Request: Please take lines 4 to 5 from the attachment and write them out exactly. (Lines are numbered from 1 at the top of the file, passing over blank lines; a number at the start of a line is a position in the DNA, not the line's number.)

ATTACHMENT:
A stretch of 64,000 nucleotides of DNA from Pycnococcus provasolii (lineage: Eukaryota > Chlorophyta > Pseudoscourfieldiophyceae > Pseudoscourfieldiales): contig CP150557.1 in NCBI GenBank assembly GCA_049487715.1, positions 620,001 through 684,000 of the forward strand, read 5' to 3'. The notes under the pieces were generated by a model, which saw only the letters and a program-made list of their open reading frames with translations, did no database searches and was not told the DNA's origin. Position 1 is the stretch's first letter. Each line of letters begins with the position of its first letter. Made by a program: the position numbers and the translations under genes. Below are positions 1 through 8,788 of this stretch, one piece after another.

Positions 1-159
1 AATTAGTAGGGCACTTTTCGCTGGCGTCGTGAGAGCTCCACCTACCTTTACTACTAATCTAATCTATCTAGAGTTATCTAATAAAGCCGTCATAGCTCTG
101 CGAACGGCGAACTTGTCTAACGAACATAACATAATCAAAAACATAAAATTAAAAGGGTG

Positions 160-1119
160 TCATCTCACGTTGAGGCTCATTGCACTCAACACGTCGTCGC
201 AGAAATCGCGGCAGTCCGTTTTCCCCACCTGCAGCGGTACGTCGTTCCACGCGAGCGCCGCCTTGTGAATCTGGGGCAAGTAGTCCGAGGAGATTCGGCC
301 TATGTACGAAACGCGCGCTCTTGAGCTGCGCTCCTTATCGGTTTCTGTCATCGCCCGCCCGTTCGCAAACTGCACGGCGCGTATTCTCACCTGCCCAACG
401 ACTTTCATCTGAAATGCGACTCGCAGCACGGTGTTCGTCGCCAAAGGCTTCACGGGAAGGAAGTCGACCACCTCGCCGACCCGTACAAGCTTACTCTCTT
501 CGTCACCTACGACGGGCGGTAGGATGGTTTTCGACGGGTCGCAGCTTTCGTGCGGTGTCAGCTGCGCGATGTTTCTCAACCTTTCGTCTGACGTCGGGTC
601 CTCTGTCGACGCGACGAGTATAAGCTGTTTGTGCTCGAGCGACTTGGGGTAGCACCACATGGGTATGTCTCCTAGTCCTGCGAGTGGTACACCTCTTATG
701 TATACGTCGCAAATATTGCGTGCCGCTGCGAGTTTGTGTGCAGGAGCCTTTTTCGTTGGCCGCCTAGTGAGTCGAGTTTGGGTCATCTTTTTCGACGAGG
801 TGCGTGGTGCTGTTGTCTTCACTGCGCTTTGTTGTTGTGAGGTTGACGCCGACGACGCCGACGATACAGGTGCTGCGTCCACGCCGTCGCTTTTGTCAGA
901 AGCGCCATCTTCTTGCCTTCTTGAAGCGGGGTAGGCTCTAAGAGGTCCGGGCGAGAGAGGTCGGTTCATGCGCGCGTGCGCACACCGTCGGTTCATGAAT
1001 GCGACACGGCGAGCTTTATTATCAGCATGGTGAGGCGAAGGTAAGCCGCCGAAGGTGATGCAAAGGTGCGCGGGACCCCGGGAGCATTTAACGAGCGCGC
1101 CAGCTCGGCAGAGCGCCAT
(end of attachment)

101 CGAACGGCGAACTTGTCTAACGAACATAACATAATCAAAAACATAAAATTAAAAGGGTG

Positions 160-1119